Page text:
Generally, somewhat cheesy promotional merchandise for a band, record label, or other entity in the music business, usually distributed at concerts. May include t-shirts, stickers, promo CDs, posters, etc. Often free, but not necessarily; a t-shirt or record purchased at a concert might still be considered swag, especially if it is a design or release that is not readily available in the mass market. Many independent record labels throw in a handful of free swag when they ship out mail-order packages (stickers, sampler CDs, etc).
The chief difference between swag and regular merchandise is that its purpose is not to make a profit, but to promote the band/label, and reward its supporters by giving them something cool and unique.
Almost anything can be branded with a company’s name or logo and used for promotional purposes. Common items include t-shirts, caps, keychains, bumper stickers, pens, mugs or mouse pads. The largest product category for swaggy promotional products is wearable items, which make up more than 30% of the total.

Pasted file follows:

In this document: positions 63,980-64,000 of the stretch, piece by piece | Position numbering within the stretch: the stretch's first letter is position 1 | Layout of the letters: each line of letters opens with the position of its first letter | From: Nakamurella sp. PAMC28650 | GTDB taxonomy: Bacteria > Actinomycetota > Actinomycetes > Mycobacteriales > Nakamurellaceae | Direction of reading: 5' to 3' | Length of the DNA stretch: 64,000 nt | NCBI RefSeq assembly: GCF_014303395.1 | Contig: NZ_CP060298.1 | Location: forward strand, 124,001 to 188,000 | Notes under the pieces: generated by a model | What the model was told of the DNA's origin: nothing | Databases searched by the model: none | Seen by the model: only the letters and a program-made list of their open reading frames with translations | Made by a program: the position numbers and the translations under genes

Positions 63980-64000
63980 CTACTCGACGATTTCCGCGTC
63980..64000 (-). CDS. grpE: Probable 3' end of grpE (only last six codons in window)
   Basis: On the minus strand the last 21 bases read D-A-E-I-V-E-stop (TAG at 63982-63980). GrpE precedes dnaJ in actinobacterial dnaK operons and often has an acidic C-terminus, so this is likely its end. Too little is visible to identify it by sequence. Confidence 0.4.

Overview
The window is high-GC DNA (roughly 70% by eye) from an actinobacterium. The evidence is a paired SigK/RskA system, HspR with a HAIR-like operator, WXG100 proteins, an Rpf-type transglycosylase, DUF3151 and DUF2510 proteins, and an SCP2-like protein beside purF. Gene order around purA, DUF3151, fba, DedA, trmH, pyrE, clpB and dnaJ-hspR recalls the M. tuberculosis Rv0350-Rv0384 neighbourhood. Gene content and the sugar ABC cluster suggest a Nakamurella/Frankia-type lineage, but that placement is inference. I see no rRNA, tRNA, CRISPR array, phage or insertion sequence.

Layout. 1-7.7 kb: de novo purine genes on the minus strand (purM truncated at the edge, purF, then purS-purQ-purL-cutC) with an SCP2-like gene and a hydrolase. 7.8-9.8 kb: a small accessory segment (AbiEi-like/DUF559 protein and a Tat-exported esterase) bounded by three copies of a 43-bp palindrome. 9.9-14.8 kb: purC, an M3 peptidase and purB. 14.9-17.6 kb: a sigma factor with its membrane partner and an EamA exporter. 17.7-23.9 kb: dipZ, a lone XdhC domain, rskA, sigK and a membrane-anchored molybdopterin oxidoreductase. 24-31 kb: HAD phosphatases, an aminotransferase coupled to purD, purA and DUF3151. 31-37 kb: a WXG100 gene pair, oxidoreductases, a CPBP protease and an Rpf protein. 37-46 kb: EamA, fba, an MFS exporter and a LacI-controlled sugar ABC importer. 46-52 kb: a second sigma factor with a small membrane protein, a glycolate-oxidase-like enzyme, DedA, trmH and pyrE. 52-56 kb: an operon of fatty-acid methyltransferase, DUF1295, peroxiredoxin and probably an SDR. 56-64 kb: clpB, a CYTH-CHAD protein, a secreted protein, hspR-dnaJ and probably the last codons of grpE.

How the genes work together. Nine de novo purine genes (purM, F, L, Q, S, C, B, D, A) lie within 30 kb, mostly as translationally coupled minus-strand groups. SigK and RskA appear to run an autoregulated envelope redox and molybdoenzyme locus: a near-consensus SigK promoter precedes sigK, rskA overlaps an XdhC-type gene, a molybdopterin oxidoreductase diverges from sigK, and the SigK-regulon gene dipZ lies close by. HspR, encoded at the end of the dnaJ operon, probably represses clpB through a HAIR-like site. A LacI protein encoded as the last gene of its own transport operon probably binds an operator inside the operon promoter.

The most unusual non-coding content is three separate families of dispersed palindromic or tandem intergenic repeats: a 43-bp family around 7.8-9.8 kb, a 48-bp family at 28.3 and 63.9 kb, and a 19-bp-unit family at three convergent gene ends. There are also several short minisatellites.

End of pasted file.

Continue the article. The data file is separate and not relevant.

Most promotional items are relatively small and inexpensive, but can range to higher-end items; for example celebrities at film festivals and award shows are often given expensive promotional items such as expensive perfumes, leather goods, and electronics items. Companies that provide expensive gifts for celebrity attendees often ask that the celebrities allow a photo to be taken of them with the gift item, which can be used by the company for promotional purposes. Other companies provide luxury gifts such as handbags or scarves to celebrity attendees in the hopes that the celebrities will wear these items in public, thus garnering publicity for the company’s brand name and product.